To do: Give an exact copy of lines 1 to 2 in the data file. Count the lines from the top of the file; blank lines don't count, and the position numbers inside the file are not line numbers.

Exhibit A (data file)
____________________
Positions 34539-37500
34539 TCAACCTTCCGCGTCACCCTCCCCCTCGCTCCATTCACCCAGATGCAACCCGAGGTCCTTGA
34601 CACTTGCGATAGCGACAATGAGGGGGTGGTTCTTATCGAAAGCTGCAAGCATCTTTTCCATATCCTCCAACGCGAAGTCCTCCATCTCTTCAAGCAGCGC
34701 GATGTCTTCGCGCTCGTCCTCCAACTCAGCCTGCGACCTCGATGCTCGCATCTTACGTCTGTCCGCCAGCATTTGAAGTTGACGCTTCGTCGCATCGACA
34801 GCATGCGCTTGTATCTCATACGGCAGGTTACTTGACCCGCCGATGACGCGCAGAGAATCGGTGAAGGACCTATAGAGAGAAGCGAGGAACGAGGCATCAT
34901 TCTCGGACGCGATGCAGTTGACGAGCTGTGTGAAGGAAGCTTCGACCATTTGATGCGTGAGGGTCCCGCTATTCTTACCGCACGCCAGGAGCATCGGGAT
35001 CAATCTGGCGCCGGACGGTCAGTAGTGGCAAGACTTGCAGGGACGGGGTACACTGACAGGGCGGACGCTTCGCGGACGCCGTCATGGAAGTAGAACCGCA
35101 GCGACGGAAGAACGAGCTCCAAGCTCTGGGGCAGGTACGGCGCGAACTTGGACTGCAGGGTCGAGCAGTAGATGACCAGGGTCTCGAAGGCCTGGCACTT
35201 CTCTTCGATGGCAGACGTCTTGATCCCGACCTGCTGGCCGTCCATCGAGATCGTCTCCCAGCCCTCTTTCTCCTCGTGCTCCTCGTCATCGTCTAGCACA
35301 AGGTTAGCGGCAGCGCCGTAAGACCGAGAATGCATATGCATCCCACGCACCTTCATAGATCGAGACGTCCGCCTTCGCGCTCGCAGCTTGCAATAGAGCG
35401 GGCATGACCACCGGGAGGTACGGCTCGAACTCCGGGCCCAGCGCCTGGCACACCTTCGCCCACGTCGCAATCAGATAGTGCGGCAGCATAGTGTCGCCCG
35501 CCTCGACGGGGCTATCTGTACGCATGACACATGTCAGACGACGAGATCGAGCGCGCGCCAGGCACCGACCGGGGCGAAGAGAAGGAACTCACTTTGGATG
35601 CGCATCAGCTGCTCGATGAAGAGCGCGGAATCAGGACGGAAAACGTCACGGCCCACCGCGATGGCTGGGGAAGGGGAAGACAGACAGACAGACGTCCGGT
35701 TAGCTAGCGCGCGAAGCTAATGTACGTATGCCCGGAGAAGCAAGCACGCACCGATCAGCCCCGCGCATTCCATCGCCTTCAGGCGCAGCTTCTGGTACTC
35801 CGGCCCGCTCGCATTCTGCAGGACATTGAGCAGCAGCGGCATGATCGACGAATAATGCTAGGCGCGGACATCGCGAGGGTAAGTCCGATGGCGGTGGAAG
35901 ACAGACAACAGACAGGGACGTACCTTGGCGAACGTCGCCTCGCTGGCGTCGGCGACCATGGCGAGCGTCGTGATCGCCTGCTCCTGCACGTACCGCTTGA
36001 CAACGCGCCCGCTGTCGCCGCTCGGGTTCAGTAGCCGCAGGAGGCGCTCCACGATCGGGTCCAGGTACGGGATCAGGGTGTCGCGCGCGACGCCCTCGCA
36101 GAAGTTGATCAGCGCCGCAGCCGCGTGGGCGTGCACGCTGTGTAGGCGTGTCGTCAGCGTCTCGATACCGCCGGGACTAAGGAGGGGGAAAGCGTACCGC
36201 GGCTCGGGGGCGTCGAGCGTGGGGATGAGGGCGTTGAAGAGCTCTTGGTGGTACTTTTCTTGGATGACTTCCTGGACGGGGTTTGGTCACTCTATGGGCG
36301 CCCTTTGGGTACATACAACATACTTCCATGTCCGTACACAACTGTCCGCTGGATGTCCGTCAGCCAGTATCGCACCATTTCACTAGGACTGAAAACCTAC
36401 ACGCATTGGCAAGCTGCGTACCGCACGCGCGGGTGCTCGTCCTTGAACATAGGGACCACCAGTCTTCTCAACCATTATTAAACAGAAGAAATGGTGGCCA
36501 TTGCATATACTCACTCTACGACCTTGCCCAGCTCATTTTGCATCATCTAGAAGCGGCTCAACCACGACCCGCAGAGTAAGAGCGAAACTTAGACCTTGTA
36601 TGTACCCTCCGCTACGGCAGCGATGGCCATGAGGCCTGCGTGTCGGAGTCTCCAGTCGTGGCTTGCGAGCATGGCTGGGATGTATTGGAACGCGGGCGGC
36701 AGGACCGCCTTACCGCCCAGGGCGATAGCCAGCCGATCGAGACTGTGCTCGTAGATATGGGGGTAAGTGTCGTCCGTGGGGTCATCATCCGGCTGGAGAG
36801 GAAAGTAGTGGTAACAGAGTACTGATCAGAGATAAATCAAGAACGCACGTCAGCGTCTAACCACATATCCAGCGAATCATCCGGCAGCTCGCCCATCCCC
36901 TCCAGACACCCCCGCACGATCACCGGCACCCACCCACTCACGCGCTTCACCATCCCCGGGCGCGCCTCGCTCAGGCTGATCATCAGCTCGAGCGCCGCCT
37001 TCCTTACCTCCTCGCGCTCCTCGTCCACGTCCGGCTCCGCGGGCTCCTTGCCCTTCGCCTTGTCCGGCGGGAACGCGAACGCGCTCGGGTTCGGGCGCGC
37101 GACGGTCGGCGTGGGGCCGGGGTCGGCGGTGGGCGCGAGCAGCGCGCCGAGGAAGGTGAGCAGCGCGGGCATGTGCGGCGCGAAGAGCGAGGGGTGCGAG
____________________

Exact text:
Positions 34539-37500
34539 TCAACCTTCCGCGTCACCCTCCCCCTCGCTCCATTCACCCAGATGCAACCCGAGGTCCTTGA